The arrival of cryptocurrencies such as Bitcoin has had a major impact on cybersecurity. Cryptocurrencies have quickly become the default currency on the cyber underground, since they’re easily traded and offer a greater degree of anonymity than traditional financial systems. Their arrival played a central role in the growth of ransomware, providing a payment mechanism that was easily automated and hard to trace. A surge in the value of many cryptocurrencies over the past year has prompted a growing number of cyber criminals to get involved in it by distributing crypto-mining malware and effectively outsourcing their mining to unsuspecting victims.

D is for Denial of Service (DoS)

One of the biggest causes of online disruption is denial of service attacks, where websites or the networks of entire organizations are knocked offline, usually by flooding them with traffic. The most common form of attack these days is the Distributed Denial of Service (DDoS) attack, where attackers use botnets of thousands of infected devices to generate the sheer volume of traffic needed to knock even the most well-resourced organizations offline. DDoS attacks are carried out for a variety of reasons. In some cases, it’s simple malice, but in others the attackers are seeking to extract money from the targeted organization in exchange for calling off the attacks. Other motives may revolve around “hacktivism”, where an organization is attacked for political reasons.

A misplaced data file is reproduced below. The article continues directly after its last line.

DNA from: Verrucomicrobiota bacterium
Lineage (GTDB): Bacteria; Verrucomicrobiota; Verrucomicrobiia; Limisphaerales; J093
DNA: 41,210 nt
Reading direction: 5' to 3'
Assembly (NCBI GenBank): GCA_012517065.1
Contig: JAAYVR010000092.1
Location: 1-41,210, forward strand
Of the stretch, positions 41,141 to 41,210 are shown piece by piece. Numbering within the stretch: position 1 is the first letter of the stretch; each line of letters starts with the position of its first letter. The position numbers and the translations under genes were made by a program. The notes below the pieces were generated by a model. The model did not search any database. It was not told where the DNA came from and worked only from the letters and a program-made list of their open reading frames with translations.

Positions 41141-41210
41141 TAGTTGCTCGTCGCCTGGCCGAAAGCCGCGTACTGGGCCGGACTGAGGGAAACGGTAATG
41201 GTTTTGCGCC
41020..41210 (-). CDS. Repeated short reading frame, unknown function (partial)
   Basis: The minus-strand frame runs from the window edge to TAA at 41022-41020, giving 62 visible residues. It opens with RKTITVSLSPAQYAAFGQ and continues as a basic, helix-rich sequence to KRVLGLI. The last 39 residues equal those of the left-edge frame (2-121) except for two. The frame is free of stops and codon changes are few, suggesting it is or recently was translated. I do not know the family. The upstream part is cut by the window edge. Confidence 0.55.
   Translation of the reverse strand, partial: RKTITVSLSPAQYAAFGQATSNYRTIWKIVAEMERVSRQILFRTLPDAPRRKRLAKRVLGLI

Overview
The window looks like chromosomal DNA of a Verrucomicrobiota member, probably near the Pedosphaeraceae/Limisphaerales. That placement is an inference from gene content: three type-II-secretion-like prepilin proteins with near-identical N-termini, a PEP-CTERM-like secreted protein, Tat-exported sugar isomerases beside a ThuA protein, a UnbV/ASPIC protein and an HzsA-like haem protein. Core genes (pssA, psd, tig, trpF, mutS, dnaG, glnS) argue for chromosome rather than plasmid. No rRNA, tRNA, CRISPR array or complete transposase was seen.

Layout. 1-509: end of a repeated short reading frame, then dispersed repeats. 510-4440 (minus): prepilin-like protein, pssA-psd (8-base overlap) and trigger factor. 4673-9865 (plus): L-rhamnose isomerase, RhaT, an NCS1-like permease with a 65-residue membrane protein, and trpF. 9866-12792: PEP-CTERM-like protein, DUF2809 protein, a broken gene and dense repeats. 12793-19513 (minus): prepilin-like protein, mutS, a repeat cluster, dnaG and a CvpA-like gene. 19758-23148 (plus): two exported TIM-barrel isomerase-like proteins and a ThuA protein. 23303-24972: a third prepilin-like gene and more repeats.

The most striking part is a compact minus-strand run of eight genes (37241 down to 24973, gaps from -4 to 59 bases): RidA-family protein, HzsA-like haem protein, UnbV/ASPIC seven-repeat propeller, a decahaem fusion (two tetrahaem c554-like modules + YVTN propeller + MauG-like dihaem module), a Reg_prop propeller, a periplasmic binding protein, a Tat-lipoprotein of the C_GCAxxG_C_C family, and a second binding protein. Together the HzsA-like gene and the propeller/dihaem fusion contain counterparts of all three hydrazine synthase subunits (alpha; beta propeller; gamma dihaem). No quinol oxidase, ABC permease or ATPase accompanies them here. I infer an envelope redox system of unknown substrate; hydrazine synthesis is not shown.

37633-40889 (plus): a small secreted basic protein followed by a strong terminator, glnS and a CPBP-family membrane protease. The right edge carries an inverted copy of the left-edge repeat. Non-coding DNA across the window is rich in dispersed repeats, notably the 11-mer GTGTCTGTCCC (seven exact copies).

E is for Exploit Kit

Exploit kits are one of the methods cyber criminals use to infect people with malware. What are they? Essentially they allow attackers to use a website to infect unsuspecting visitors. They work by exploiting vulnerabilities in software in order to install malware. Usually, exploit kit operators will compromise third-party web servers and inject malicious code into the web pages hosted on them. This code directs browsers to the servers hosting the exploit kit itself. The exploit kit will analyze the visiting computer in order to identify the most appropriate exploit for the victim’s computer. This exploit will then be used to attempt to deliver malware to their computer.